I still like the idea of software developers as craftsmen and -women but as I concluded in the other post, that discussion for me is as much about organizational size and control as it is anything else. The technician vs engineer discussion I think is best held in the light of are they or are they not applying laws or principles. As the American Engineers’ Council for Professional Development defines engineering “The creative application of scientific principles to design or develop…” Have we as a discipline, especially in terms of scalability, advanced enough to call what we use “principles”? Let us know what you think.


No Such Thing As a Software Engineer

Mike Fisher recently blogged about all the recent activity decrying the death of software engineering in his post “Engineering or Craftsmanship”.  The two terms should never have been stuck together in the first place.  Compared to the “true” engineering disciplines, the construct is as ridiculous as the term “sanitation engineer”.

Most other engineering disciplines require school trained engineers with deep technical and scientific knowledge to accomplish their associated tasks.  There probably aren’t many ground breaking airplanes designed by people who do not understand lift and drag, few ground breaking electronic devices designed by people who don’t understand the principles of electromotive force and few skyscrapers designed by people who do not understand the principles of statics and dynamics.  This isn’t to say that such things haven’t happened (e.g. the bicycle manufacturers turned airplane pioneers named the Wright brothers), but rather that these exceptions are examples of contributions by geniuses and savants rather than the norm.

The development of software is simply different than the work performed within true engineering disciplines.  With just a little bit of time and very little training or deep knowledge, one can create a website or product that is disruptive within any given market segment.  You don’t need to learn a great deal about science or technology to begin being successful and you need not be a genius.  The barrier to entry to develop a business changing service on the internet simply isn’t the same as the knowledge necessary to send a man to the moon.  Software, as it turns out, simply isn’t “rocket science”.   To develop it we don’t need a great deal of scientific or technical experience and it’s really not the application of a “real science” (one with immutable laws etc) as is say electrical engineering.

Sure, there are some people who as a result of training are better than other people and there is still incredible value in going to school to learn the classic components of computer science such as asymptotic analysis.  Experience increases one’s ability to create efficient programs that reduce the cost of operations, increase scalability and decrease the cost of development.  But consider this, many people with classical engineering backgrounds simply walk into software development jobs and are incredibly successful.  Seldom is it the case that a software engineer without an appropriate undergraduate engineering background will walk into a chemical, electrical or mechanical engineering position and start kicking ass.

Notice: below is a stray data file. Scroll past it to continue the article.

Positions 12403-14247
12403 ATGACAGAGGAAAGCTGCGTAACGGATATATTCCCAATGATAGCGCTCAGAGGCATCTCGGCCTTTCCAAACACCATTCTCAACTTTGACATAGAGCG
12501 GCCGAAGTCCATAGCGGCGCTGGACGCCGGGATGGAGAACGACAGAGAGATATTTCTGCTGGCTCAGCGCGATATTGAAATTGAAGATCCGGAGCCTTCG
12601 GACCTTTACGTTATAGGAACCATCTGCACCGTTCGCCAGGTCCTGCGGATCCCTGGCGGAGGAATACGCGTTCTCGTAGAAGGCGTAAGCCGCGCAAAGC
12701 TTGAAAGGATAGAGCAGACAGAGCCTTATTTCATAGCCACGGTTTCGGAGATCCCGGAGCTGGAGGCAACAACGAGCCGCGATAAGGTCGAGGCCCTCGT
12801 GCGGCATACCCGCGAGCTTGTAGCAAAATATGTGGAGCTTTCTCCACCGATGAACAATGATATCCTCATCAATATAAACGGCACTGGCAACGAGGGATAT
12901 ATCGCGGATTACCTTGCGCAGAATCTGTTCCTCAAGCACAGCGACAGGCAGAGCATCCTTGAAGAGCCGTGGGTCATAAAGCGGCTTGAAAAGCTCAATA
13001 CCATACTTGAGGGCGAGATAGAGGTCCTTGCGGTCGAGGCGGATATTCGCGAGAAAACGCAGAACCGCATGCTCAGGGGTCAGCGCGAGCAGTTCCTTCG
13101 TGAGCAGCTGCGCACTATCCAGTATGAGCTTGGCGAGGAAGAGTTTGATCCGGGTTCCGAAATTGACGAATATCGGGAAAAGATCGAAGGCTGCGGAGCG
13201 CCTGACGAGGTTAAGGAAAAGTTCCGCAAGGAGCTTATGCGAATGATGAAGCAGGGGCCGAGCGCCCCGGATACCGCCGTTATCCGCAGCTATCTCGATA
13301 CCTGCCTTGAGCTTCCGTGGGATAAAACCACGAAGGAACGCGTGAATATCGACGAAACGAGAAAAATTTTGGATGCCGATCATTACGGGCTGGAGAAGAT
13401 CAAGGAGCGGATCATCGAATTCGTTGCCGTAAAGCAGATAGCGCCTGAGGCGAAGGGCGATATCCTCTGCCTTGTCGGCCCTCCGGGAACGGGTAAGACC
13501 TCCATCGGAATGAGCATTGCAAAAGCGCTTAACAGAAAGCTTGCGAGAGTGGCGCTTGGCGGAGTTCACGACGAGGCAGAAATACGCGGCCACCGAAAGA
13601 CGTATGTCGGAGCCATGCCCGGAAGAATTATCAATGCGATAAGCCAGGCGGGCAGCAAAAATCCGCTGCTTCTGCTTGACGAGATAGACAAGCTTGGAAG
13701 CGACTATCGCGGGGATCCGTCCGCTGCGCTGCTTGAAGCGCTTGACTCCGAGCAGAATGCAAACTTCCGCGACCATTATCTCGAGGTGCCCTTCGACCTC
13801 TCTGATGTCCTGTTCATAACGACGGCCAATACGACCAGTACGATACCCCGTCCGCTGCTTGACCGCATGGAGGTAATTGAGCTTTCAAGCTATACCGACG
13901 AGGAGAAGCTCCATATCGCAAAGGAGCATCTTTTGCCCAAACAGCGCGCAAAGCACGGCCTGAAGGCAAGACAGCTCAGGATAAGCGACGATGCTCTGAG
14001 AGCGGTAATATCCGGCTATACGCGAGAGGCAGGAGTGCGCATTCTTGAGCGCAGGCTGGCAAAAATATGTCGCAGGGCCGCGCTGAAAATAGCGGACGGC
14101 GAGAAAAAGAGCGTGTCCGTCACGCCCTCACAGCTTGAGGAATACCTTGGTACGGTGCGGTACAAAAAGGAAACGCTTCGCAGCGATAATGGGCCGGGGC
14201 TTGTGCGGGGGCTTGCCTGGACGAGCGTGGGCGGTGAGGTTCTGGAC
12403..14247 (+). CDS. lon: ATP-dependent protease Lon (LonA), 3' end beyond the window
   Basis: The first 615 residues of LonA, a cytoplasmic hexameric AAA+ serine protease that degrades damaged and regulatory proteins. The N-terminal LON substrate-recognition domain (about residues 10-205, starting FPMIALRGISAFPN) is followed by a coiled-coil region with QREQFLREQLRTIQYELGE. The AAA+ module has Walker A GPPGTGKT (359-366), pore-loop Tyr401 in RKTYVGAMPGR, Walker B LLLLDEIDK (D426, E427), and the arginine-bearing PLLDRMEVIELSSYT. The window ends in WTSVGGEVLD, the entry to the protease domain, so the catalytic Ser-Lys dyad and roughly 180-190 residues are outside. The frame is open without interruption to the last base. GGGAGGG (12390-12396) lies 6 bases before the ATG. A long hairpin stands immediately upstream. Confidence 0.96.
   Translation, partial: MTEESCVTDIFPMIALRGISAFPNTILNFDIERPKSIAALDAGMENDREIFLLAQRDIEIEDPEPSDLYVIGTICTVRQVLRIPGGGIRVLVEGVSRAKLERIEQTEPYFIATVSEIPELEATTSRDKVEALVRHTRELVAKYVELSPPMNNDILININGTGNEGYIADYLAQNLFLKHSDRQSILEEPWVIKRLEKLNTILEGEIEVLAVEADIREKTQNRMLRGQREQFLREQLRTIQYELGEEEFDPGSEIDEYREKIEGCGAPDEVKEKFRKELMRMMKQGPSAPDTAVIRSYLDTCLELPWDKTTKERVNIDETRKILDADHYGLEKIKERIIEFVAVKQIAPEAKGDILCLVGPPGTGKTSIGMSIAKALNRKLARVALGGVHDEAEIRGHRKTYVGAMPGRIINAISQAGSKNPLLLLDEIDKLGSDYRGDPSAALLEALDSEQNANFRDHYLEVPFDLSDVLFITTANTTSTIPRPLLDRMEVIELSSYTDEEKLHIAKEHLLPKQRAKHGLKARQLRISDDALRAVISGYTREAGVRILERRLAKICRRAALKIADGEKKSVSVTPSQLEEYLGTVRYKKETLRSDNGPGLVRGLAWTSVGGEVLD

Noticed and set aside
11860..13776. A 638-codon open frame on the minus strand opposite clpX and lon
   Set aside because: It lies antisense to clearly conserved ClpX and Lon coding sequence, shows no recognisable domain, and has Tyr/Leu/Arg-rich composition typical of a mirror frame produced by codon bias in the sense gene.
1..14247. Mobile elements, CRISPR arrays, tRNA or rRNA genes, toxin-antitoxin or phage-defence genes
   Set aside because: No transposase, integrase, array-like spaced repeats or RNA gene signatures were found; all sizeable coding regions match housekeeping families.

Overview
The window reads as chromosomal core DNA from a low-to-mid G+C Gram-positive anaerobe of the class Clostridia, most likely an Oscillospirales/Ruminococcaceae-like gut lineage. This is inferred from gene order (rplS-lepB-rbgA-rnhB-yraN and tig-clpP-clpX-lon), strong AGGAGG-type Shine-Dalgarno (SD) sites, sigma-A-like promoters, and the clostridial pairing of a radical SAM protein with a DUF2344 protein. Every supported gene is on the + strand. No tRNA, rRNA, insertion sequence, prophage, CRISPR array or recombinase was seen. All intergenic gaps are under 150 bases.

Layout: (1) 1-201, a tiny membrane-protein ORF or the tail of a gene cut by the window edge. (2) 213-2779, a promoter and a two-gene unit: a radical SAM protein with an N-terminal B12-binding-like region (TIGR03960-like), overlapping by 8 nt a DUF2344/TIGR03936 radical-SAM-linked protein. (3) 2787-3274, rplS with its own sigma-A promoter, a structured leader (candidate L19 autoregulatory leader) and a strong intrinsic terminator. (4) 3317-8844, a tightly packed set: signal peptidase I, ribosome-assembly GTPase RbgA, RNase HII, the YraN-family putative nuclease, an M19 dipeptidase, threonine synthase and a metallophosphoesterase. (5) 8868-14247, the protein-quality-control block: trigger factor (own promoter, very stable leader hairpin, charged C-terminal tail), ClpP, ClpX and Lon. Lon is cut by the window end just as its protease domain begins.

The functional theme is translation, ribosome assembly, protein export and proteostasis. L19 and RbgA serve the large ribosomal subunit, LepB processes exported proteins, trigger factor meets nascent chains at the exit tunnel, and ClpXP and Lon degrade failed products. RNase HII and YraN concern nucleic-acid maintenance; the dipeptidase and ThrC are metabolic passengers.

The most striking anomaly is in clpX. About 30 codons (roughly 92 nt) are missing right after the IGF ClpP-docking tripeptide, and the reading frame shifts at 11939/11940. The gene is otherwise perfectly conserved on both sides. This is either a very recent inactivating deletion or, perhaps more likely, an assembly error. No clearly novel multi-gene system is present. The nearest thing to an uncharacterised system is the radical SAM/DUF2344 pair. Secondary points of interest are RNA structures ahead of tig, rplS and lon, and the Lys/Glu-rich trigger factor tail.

The “laws” that developers refer to (Brooks Law, Moore’s Law, etc) aren’t really laws as much as they are observations of things that have held true for some time.  It’s entirely possible that at some point Moore’s Law won’t even be a “law” anymore.  They just aren’t the same as Faraday’s Law or Bernoulli’s Principle.  It’s a heck of a lot easier to understand an observation than it is to understand, “prove” or derive the equations within the other engineering disciplines.  Reading a Wikipedia page and applying the knowledge to your work is not as difficult as spending months learning calculus so that one can use differential equations.

All of this goes to say that software developers rarely “engineer” anything – at least not anymore and not in the sense defined by other engineering disciplines.  Most software developers are closer to the technicians within other engineering disciplines; they have a knowledge that certain approaches work but do not necessarily understand the “physics” behind the approach.  In fact, such “physics” (or the equivalent) rarely exist.  Many no longer even understand how compilers and interpreters do their jobs (or care to do so).

None of this goes to say that we should give up managing our people or projects.  Many articles decry the end of management in software, claiming that it just runs up costs.  I doubt this is the case as the articles I have read do not indicate the cost of developing software without attempting to manage its quality or cost.  Rather they point to the failures of past measurement and containment strategies as a reason to get rid of them.  To me, it’s a reason to refine them and get better.  Agile methods may be a better way to develop software over time, or it may be the next coming of the “iterative or cyclic method of software development”.  Either way, we owe it to ourselves to run the scientific experiment appropriately and measure it against previous models to determine if there are true benefits in our goal of maximizing shareholder value.